For many of us who work a daytime grind that starts before 9am and drags until the late afternoon, finding and settling into an exercise routine that fits into your busy schedule can be a challenge. Do you bite the bullet and set your alarm early, running the risk that your go-getter mindset at night will be long-forgotten by 6am the following morning? Or do you wait until the evening, when you’re likely to be “too tired from work?”
Whatever your persuasion, recent findings about the positive mental and physical effects of morning exercise might be enough to transform you from that alarm-snoozing night owl into the productive and active morning person every 20-something wishes they were when drafting New Years’s resolutions.
1) Workout Your Brain: Not surprisingly, there have been numerous studies that link increased exercise to physical fitness, and while many people who work out regularly are aware that makes them “feel” better, there are actually some proven mental benefits to working out in the morning versus the evening:
A 2009 study indicated that for young adults, engaging in a 30 minute bout of aerobic exercise decreased mental reaction time and increased working memory (A.K.A. short term memory) capacity. A similar study on young adults so linked acute cardio sessions to improved overall cognitive function. While these clinical results are not unique to morning exercise, wouldn’t you rather have those sweet mental powerups before you spend the day trying to impress your boss?
Ok, so maybe an extra serving of biological RAM isn’t enough to get you out of bed in the morning. How more positive relations with others, increased self-acceptance, and an improved sense of purpose in life? There’s no therapist on earth that can promise those kinds of results. Hopefully those perks are a little more convincing, because a 2013 on students at Azad University proved exactly that: after doing a selected aerobic exercise accompanied by music each morning for seven days, participants reported a higher level of psychological well-being and lower stress. This study in particular corroborates many other prior research done from 2004-2008 that was focused on specific demographic groups and all showed that morning aerobic exercise reduces depression and reinforces emotional health.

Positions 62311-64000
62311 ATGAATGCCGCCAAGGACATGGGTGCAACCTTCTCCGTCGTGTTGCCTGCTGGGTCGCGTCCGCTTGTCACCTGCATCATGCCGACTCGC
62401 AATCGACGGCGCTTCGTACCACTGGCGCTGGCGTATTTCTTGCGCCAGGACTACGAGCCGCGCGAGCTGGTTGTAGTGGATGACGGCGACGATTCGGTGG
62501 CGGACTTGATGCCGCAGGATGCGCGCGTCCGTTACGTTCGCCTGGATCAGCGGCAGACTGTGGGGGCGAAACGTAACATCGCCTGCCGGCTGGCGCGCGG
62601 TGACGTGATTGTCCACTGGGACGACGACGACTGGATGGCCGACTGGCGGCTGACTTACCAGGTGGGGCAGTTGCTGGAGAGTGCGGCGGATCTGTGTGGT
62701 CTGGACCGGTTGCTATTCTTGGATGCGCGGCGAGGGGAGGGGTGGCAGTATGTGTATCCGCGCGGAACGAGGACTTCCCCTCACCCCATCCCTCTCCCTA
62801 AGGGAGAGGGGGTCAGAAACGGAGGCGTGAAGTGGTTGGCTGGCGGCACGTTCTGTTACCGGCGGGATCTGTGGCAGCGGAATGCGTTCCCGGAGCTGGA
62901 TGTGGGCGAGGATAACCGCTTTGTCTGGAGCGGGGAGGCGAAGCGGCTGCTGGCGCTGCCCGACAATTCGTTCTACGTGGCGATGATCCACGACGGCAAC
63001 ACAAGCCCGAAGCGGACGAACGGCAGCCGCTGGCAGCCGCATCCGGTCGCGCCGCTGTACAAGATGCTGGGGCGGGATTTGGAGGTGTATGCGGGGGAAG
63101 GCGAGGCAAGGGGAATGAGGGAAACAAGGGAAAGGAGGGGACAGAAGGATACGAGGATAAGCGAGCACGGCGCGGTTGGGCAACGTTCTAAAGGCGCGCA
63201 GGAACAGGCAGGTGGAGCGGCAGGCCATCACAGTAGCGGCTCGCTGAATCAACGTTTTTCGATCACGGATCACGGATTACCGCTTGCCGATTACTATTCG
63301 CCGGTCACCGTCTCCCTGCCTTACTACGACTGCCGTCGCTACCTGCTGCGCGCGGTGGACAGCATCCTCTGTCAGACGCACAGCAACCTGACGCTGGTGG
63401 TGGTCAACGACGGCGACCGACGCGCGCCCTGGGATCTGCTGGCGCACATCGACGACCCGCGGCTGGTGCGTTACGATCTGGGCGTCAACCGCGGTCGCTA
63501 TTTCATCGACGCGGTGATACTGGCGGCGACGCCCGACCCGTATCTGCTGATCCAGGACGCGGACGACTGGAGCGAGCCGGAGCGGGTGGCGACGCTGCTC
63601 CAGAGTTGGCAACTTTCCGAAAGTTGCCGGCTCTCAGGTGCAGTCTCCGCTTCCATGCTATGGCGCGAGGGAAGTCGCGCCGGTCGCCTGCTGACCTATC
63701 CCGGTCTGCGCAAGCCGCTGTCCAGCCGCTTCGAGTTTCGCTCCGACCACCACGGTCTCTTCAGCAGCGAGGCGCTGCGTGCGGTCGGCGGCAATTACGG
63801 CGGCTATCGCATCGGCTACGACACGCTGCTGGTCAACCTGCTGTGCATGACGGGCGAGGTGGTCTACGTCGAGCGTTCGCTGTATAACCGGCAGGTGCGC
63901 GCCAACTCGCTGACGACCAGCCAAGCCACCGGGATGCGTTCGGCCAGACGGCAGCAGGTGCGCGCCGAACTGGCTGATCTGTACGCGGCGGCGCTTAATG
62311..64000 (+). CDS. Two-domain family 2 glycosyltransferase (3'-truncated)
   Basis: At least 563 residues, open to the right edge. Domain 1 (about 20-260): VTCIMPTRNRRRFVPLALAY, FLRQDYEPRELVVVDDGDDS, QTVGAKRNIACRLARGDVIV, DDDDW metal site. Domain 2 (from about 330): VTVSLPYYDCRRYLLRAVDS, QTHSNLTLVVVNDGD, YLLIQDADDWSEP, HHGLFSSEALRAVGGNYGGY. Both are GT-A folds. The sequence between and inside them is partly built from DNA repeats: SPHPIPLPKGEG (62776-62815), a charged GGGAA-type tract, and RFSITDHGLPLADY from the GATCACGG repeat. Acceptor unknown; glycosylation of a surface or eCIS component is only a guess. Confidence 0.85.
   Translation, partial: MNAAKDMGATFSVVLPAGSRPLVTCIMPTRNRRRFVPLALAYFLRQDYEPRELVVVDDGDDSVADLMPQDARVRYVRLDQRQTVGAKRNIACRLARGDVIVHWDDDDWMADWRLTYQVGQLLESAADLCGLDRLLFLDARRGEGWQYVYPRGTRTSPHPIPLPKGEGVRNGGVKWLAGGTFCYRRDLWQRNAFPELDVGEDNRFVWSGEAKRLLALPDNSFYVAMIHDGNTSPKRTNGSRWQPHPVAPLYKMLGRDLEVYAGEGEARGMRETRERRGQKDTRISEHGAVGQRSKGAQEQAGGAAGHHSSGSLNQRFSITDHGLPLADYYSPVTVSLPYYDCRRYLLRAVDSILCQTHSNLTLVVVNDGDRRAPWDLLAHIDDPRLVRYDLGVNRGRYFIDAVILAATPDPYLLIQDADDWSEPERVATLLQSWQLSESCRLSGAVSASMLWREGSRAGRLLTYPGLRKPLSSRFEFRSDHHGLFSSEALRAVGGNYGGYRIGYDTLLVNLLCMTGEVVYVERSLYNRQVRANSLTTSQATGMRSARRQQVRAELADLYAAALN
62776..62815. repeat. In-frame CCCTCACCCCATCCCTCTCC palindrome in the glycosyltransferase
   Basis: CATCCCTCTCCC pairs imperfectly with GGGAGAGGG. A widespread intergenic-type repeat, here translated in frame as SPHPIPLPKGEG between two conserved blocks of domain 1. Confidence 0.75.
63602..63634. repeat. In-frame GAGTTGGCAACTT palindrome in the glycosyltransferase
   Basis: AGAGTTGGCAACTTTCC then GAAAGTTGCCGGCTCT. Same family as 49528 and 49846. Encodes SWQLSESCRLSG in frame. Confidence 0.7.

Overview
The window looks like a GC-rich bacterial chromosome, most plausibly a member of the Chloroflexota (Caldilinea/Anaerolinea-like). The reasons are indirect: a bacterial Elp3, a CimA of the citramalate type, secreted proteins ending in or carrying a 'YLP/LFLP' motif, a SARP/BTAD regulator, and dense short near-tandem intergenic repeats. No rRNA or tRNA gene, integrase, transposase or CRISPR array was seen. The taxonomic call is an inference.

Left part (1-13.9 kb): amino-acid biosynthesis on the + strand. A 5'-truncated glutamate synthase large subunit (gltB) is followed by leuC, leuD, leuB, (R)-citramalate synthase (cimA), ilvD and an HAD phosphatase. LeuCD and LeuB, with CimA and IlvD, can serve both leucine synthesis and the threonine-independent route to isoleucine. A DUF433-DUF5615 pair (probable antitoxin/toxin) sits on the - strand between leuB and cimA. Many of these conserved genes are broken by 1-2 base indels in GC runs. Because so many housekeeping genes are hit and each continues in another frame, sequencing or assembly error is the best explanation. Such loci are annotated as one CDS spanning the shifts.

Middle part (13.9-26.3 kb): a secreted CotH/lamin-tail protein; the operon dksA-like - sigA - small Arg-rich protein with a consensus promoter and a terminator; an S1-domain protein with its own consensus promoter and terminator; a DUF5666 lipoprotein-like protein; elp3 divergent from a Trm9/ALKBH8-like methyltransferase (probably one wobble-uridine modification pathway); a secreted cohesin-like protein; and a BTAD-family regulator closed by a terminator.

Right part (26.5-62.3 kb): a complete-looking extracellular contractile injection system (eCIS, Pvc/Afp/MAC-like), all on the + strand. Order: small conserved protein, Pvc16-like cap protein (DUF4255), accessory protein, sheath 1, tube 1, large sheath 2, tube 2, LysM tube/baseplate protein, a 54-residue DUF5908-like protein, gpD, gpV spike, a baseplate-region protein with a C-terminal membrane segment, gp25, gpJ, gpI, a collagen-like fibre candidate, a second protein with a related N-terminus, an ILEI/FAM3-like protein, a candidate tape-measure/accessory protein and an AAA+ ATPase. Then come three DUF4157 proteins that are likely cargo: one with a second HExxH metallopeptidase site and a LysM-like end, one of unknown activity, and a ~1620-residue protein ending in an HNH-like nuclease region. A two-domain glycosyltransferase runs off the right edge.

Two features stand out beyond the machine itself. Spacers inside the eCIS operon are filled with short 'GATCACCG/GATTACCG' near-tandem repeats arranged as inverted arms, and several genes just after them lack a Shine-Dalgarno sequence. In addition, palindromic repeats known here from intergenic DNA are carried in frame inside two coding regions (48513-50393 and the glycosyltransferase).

So if you’re in startup mode and are really starting to feel the pressure, putting a little pressure on yourself in the morning to go for a jog, swim, cycle, or hit the rowing machine has the potential to bless you with some great cognitive benefits that will overflow into other areas of your life.
2) Boost Your Metabolism: Another important reason to don your workout garb every morning is that aerobic activity in a fasted state (before breakfast) increases your metabolism for a short time and helps burn extra fat. There are a couple biological reasons for this:
If you haven’t ingested any carbohydrates before working out, than your body will turn to less accessible resources, such as your fat cells, in search of the nutrients it needs to fuel your metabolism as you exercise. This is why aerobic exercise is important for a short-term metabolic boost.
Without food in your system, it is likely that your strength and performance early in the morning will be lower compared to how your body would behave had you been carboloading all day long. Nevertheless, if you’re grasping for motivation in the morning, than something is better than nothing and a slightly decreased workout intensity will still yield the results you seek.
While an aerobic routine helps elevate your short term metabolism, factoring in a resistance circuit breaks down muscle, which requires fuel to rebuild. The process of muscle regrowth initiates a longer-term metabolic boost that should carry you well through the afternoon.